In March, Holtec announced the U.S. Nuclear Regulatory Commission has accepted Holtec's license application to build a facility that would initially house 8,680 MT of spent fuel and could be expanded to 120,000 MT.

"The NRC provided a preliminary schedule that envisages the issuance of license by July 2020; however, the date will be sooner if Holtec’s responses to the regulatory queries are timely and of high quality," the company said in a statement.

Holtec plans to “eventually” store the spent nuclear fuel at its planned CISF but it is too early to reveal the cost savings of this approach, Parriot said.

Orano USA and Waste Control Specialists (WCS) have also submitted a license application to the NRC for a new CISF in Andrews County, Texas. The proposed facility would initially host 5,000 metric tons (MT) of spent fuel and could be expanded to host 40,000 MT.

Staff plans

If the plant license transfers are approved by regulatory authorities, CDI expects to initiate decommissioning of Oyster Creek plant in 2019, followed by decommissioning of Pilgrim in 2020. A timeline for Palisades will be developed closer to the reactor’s shutdown in the spring of 2022.

Proactive licence regulation actions and human resource planning are key to minimizing front-end decommissioning costs.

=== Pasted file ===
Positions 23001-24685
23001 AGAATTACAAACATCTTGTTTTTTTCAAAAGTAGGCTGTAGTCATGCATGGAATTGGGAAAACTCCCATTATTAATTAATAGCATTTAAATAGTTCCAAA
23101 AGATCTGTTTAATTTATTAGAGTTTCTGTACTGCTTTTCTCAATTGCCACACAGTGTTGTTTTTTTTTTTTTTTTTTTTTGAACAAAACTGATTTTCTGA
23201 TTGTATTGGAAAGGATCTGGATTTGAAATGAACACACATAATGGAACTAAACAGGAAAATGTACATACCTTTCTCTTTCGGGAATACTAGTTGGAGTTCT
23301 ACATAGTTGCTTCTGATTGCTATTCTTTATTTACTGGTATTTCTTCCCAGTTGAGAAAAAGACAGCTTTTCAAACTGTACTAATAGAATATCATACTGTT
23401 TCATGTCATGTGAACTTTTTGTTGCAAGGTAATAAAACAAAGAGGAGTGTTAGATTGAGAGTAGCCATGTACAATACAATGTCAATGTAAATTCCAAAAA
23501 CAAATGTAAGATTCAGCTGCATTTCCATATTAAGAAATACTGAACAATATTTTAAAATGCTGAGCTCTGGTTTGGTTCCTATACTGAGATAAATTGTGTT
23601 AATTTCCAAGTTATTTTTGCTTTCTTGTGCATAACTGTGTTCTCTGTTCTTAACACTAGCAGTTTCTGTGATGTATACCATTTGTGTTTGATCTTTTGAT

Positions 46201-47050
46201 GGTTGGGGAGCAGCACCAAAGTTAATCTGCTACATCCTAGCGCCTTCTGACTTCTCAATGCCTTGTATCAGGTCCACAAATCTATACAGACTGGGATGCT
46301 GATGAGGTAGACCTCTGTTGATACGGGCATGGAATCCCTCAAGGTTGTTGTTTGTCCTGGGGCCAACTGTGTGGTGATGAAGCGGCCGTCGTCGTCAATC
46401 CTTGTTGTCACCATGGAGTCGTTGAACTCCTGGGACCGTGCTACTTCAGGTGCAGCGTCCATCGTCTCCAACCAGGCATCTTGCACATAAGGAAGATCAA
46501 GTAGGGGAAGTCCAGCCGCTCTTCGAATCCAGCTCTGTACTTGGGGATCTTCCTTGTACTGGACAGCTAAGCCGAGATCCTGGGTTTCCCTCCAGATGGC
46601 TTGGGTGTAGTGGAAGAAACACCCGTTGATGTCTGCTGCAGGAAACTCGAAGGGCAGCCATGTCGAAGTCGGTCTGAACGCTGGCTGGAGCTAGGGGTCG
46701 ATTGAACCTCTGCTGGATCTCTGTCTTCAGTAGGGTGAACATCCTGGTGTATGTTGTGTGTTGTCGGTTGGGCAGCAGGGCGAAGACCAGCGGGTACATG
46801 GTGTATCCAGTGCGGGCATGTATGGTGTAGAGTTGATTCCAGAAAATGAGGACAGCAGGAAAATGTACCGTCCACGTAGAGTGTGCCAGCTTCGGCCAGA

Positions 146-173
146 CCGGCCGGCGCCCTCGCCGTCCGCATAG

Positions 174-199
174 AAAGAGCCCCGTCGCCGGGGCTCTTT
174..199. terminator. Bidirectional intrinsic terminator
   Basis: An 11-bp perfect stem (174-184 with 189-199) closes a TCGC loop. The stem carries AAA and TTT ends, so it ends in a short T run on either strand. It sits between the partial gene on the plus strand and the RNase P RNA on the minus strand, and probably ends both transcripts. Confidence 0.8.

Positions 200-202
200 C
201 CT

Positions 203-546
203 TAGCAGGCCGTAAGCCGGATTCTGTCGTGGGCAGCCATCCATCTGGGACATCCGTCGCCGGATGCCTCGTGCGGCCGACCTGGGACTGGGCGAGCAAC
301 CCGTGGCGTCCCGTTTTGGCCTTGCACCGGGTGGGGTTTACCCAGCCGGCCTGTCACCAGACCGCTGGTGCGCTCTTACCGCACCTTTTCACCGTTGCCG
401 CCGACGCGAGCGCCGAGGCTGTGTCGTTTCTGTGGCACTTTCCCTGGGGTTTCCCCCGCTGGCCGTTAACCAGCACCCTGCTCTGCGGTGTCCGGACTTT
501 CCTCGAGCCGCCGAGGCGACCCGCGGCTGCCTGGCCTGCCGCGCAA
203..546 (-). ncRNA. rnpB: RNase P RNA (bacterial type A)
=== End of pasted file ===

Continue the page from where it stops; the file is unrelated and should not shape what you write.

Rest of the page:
Facing widespread closures, Entergy has used experience at its Vermont Yankee site to inform its staff planning and communication strategies. Vermont Yankee staff numbers were cut from 650 during operations to around 315 in the first quarter of 2015 and then reduced to 150 by the second quarter of 2016, according to a presentation by Entergy and Northstar, published in December 2016.

Entergy was able to transfer 95% of plant staff into a new career at another operational Entergy plant or to a Vermont Yankee decommissioning role, Joseph Lynch, Senior Government Affairs Manager Decommissioning at Entergy, said in June 2017.

As a growing company, Holtec will explore employment opportunities for Entergy employees “dislocated” by the decommissioning program at Pilgrim and Palisades, Kris Singh, Holtec President and CEO, said in a statement.

At Oyster Creek, CDI will offer employment to Oyster Creek decommissioning employees, effective upon the transaction closing.

“Holtec’s commitment to the nuclear industry and its presence in New Jersey will allow many of our employees previously facing relocation to continue living and working in the Garden State," Bryan Hanson, Exelon Generation’s chief nuclear officer, said.

By Neil Ford